Investments  

The pensions revolution is not over yet

This article is part of
Pensions Outlook – February 2016

The pensions revolution is not over yet

While 2015 saw some of the most radical changes to the pensions landscape in almost a century, pensions are the subject of continued Treasury scrutiny. In the Budget on March 16, the chancellor is likely to announce even more changes.

George Osborne’s post-election Budget last July introduced welcome flexibility to the way pensions can be accessed. He also introduced fairer ways in which valuable pension assets can be passed on to spouses or children, in particular with the abolition of the 55 per cent pensions ‘death tax’.

This has already started to alter the way investors view their pension assets and how they are reordering their tax affairs and succession plans to take account of the new flexibilities.

Article continues after advert

Those who integrate the management of pension portfolios within the context of a family’s overall wealth and succession planning have adjusted the ways in which they advise clients who need to draw down on their capital or income – in retirement or otherwise – with Isas often assuming precedence now in the ranking of what to ‘hit’ first in certain circumstances.

Following a further consultation process last autumn, Treasury ministers are now considering a White Paper that contains options for changing the tax treatment of contributions, particularly the tax rebates for higher and additional-rate taxpayers, which are estimated to cost HM Revenue & Customs £35bn a year.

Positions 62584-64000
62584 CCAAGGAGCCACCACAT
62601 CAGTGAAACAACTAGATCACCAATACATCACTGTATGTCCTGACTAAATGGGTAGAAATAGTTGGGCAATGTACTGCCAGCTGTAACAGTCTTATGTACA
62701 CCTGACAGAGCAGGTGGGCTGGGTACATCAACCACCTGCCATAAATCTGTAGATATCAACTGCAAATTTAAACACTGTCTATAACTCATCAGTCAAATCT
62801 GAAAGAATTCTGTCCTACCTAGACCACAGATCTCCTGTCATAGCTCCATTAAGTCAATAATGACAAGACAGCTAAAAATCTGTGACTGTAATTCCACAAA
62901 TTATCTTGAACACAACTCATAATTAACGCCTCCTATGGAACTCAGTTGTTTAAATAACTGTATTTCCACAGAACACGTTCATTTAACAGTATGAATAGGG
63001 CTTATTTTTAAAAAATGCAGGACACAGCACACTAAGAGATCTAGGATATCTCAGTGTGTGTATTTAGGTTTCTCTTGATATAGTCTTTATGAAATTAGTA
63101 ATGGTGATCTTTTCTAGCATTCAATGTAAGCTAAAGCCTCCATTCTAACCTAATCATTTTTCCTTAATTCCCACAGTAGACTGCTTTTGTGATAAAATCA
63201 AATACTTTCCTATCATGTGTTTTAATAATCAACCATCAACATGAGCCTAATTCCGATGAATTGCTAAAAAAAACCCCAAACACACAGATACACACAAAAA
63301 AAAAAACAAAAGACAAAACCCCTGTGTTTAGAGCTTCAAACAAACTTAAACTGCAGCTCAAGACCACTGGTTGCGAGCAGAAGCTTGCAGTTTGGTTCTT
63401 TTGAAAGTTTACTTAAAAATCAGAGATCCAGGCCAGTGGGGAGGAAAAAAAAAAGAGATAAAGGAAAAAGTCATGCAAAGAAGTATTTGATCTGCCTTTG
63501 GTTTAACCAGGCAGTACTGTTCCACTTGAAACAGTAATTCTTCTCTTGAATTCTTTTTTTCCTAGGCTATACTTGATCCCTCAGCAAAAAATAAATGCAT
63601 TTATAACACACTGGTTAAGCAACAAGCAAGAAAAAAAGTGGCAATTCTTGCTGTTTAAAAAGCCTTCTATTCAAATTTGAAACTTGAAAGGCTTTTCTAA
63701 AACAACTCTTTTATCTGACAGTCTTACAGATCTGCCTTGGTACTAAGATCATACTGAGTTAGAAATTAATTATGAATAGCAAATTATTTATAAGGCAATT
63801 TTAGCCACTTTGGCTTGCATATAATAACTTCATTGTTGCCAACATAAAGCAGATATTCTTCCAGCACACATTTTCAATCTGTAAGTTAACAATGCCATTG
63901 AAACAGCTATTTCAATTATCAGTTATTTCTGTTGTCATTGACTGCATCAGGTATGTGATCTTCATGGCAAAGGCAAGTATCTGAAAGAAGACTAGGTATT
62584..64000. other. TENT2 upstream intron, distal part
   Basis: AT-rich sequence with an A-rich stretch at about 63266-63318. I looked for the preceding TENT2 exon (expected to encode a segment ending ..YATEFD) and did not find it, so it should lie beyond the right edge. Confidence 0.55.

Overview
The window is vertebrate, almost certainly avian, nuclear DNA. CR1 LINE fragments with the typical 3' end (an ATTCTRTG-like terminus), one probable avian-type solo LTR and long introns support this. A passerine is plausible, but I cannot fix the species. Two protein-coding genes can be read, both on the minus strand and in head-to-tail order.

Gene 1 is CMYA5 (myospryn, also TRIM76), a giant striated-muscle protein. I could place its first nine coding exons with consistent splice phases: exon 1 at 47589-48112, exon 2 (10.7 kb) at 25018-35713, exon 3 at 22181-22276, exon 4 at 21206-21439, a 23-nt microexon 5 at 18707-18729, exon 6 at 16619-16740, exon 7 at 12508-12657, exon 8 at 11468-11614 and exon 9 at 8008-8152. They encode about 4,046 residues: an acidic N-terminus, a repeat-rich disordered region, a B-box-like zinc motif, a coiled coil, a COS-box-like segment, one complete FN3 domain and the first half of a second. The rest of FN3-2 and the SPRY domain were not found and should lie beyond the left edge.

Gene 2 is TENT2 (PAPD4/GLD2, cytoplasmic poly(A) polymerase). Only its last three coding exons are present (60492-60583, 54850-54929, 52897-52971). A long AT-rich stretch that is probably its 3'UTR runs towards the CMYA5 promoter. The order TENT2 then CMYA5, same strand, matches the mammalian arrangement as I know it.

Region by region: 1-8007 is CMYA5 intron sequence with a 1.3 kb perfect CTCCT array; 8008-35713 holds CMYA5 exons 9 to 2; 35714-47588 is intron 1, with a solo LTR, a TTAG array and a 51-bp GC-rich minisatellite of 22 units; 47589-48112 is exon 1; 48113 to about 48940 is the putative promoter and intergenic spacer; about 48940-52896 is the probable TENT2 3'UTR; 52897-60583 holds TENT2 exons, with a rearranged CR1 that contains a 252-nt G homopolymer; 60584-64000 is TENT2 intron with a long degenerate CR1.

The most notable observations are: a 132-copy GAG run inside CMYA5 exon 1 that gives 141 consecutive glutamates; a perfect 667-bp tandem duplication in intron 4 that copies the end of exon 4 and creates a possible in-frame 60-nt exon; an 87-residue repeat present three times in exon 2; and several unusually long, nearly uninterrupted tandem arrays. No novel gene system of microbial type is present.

With reduction of the £1.5trn deficit in his sights, we have already seen the chancellor reduce the lifetime allowance that can be saved into personal pensions from £1.25m to £1m, and the annual contribution limit that qualifies for full marginal-rate tax relief tapering down from £40,000 to £10,000 for earners of £150,000 and above per year. Both of these measures come into force this April.

Following the White Paper consultation, it is thought the chancellor will target the tax relief on contributions. Options under consideration are for a flat rate of tax relief of 20, 25 or 30 per cent for all.

Another option floated by the Treasury is to abolish all tax relief on contributions and instead allow tax-free withdrawals from 100 per cent of a pension scheme, producing something akin to a ‘pensions Isa’. This would supposedly provide immediate tax gains for the Treasury, but at the expense of tax receipts from pension income drawn down later on.

While Mr Osborne can dress a reduction in tax relief as a redistributional move made in the interests of fairness, this idea, combined with those two measures already announced, will not be popular among many ordinary pension savers and will represent a massive disincentive to better-off earners.

It can only be hoped such measures can be introduced with an element of sensitivity to investor behaviour or there will be a huge rush for people to make contributions before the April (or other) deadline. This will put yet more pressure on hard-pressed pensions companies grappling with the effects of the new rules on drawdown.